PR Truths Uncovered By “Bar Rescue”

taffer bookI see that Jon Taffer has published a book. Taffer is the host of Spike TV’s “Bar Rescue,” which is my favorite show. I won’t buy the book, called Raise the Bar: An Action-Based Method for Maximum Customer Reactions, but I hope lots of other people do, just so Taffer makes even more money than he already does.

I can’t quite see Taffer as a man of letters. But I love him as that oafish loudmouth who storms into someone else’s saloon, tells the owner the awful truth: He’s a fool and a slacker and will be out of business within two weeks unless he fires the incompetent bartender, cleans the cockroaches out of the kitchen, rips out the tacky decorations and stops hitting on the barmaids and drinking up all the profits. Taffer also tells the owners when their most cherished dreams—like the pirate-themed grog shop in the Washington, D.C. suburbs, and the hookah bar in Omaha—are idiotic and should fail.

bar_rescueI live for “Bar Rescue” marathons, and all PR professionals should do so, too. That’s because Taffer’s projects are exercises in practical branding. He knows how to analyze all aspects of the small businesses that employ him—from the demographics of the neighborhood to the financials that will make or break the business—to play up what’s working and fix what’s wrong.

He even knows how people circulate in those singles bars that function as meat markets. In one failing establishment, he installed what he called a “butt funnel.” This was a narrow channel from one part of the bar to another, so customers would have to rub up against one another as they passed through. This, he explained in his cheerfully bombastic manner, makes people more likely to chat up one another, spend more time in the bar and buy more booze. Voila!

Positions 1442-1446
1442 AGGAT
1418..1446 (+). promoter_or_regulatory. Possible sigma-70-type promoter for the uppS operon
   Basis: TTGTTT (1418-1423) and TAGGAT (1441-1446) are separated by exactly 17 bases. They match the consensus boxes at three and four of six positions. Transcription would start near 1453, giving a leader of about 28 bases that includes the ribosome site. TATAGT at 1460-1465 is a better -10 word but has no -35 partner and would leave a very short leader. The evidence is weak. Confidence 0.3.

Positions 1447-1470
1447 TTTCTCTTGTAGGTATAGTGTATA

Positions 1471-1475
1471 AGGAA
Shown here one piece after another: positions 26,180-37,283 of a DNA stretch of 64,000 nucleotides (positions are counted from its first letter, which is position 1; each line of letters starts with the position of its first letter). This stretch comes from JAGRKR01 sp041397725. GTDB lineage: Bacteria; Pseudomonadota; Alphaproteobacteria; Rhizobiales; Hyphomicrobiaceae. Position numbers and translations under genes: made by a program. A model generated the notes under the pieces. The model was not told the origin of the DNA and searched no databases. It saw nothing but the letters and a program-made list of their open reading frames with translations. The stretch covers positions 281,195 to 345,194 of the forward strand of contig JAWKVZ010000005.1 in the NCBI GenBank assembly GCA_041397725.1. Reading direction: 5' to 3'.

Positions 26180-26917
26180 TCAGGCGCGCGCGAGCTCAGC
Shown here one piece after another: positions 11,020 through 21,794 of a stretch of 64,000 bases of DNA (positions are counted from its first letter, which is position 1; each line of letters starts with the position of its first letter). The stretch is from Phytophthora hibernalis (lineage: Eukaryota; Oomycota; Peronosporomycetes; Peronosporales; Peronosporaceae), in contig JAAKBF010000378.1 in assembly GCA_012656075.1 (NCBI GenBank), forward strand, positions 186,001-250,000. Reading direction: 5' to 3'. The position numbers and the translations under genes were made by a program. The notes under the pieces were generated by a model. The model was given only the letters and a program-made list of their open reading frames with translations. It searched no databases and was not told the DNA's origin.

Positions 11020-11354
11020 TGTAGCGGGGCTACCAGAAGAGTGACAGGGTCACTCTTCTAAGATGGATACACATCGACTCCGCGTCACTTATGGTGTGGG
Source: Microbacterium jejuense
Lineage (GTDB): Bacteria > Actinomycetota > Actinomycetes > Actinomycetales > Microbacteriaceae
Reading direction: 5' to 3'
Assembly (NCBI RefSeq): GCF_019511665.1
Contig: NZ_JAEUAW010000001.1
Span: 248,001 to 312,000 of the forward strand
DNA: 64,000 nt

Taffer can do what he does because he knows more about his clients’ businesses than they do.  He can also view them objectively. That’s why, during his limited time in his clients’ presence, he is a partner and not a vendor. A partner knows enough about the organizations he works for to help them align all their operations to support the brand; vendors know only enough to subsist from project to project.

PR firms that succeed are those that forge lasting relationships with their clients, and these relationships develop and deepen because the firms understand their clients’ needs, even when the clients don’t. Developing that level of expertise isn’t easy, but it’s a goal worth striving for. Cheers!

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